Tess has always been overshadowed by her older sister. Her sister is the volleyball super star, the girl who can dance, the girl that every boy wants to go out with. The worst part of this is that although her sister is perfect, her sister also has to be nice too! She’s always trying to get Tess to join her in her reign at parties, and to set her up with a cute guy. Her family loves Kristina more than Tess, and she always ends up on the sidelines watching it happen.
Tess resigns herself to the fact that she’ll never be anywhere as good as Kristina, until something unexpected happens: her sister has leukemia. Her family’s vitality had always revolved around Kristina. First comes the denial, and then the panic, and the secrecy. Kristina doesn’t want anybody to know, but Tess is quietly screaming. What will they do as her cancer progresses?
Tess was very relatable. She was a strong girl, but her quiet strength wasn’t realized by many. She was the one always watching at parties, just waiting until her sister would let her go home. Kristina would try so hard to get Tess to socialize, but she wouldn’t. I did not realize just how much Tess relied on her sister until the cancer diagnosis.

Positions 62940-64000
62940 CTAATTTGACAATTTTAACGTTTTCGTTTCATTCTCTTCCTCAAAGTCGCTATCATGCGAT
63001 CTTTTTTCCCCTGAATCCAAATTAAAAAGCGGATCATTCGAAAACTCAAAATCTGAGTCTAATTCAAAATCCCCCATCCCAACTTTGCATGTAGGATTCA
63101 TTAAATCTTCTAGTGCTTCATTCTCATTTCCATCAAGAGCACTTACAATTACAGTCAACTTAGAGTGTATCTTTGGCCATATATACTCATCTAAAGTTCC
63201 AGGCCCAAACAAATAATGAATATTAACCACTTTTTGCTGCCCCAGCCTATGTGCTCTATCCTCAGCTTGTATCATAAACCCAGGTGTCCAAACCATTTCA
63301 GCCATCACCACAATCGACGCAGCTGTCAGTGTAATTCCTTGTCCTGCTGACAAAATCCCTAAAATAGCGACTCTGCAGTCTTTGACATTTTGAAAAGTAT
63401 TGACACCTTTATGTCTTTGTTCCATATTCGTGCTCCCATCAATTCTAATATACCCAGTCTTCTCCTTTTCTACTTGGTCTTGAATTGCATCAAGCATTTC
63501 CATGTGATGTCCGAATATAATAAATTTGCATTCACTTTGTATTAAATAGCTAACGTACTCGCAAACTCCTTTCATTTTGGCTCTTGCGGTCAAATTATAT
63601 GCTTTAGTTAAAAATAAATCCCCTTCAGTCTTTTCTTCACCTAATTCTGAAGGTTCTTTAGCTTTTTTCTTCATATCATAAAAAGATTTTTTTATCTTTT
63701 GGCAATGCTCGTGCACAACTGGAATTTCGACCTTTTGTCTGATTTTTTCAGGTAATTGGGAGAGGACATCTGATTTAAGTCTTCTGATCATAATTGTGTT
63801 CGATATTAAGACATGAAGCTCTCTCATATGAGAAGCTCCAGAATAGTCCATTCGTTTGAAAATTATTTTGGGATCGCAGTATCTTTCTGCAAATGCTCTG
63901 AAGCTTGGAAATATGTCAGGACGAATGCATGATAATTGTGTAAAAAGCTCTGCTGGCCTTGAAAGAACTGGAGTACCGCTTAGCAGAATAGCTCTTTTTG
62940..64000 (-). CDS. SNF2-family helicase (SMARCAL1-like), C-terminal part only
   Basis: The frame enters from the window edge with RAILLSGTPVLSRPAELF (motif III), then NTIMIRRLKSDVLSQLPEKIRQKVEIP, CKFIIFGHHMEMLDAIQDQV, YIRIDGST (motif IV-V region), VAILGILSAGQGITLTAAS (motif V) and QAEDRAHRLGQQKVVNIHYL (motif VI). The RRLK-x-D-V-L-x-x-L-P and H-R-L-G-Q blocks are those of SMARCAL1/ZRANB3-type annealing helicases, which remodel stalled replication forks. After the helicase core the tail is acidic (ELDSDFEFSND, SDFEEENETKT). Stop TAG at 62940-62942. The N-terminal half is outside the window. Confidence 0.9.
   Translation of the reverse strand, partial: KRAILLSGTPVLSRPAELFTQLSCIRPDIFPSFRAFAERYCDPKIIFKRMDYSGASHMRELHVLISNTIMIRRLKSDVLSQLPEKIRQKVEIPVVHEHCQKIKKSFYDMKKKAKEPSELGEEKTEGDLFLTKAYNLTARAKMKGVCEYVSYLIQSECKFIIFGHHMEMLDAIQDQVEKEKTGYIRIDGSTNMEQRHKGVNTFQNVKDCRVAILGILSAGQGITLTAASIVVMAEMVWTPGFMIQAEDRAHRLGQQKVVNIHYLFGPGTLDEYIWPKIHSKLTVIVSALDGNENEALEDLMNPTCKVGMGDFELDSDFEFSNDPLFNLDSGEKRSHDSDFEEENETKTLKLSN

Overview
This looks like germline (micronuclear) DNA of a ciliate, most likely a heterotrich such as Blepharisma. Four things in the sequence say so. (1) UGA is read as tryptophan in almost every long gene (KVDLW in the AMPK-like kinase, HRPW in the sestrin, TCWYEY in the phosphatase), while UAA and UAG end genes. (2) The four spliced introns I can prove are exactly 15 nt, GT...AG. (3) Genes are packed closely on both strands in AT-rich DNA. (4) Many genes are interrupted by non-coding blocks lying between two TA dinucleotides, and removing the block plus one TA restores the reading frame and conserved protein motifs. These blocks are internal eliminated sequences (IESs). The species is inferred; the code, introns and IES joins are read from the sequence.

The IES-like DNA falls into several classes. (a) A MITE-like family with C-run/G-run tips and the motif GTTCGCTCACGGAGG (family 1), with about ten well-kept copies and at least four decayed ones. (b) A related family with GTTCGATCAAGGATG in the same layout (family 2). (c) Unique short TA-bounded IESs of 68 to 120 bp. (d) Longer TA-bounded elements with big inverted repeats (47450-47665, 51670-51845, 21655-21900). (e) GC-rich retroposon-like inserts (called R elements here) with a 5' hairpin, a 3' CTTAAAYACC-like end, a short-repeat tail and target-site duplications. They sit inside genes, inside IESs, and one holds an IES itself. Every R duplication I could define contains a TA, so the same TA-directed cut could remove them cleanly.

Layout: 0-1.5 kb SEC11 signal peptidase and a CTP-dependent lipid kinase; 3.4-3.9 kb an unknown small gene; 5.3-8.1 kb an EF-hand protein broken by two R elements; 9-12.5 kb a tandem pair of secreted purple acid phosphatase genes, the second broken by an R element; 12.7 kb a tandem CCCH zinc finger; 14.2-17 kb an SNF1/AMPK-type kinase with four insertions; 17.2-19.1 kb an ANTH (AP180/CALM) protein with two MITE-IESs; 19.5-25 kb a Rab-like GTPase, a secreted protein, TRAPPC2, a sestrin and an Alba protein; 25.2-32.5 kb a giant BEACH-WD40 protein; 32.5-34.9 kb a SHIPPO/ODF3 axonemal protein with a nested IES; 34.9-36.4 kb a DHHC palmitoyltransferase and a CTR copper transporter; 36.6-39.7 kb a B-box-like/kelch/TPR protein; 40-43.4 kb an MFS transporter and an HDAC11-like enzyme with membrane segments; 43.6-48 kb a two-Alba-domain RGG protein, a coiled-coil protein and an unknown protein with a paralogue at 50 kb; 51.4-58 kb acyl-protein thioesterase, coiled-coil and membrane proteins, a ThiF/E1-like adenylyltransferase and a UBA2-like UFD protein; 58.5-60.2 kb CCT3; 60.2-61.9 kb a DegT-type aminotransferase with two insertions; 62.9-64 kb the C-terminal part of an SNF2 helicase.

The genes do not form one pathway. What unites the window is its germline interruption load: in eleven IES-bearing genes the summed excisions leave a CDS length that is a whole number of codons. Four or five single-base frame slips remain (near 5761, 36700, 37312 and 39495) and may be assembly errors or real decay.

One thing that I didn’t like was that the entire family’s world revolved around Kristina. I thought that perhaps Tess would grow more independent and her family would pay attention to her needs too, but it was always about Kristina. It was kind of irritating at first, but I eventually saw how Kristina affected everyone and understood why the author chose to portray her as she did.
There were several parts of the story that felt a little exaggerated to me; some of the reactions felt cheesy and overdone. For example, after the scene where we actually find out that Kristina has cancer, I just had to put down the book and think. The family members’ reactions got tended and poignant towards the end, but felt very unauthentic at first.
The plot of I’m Not Her was somewhat slow, but in a good way. I realized each character’s strengths and weaknesses, and connected to them well. Janet Gurtler took a sad topic and turned it into a wholesome YA book.
Grace Soledad is a teenage bibliophile who runs the blog Words Like Silver. She is described as “antisocial” because she constantly has her nose buried in a book or a notebook. When not reading, she can be found dancing, writing, or at the beach.
Review copy was provided free of any obligation by Sourcebooks Fire. No monetary or any other form of compensation was received.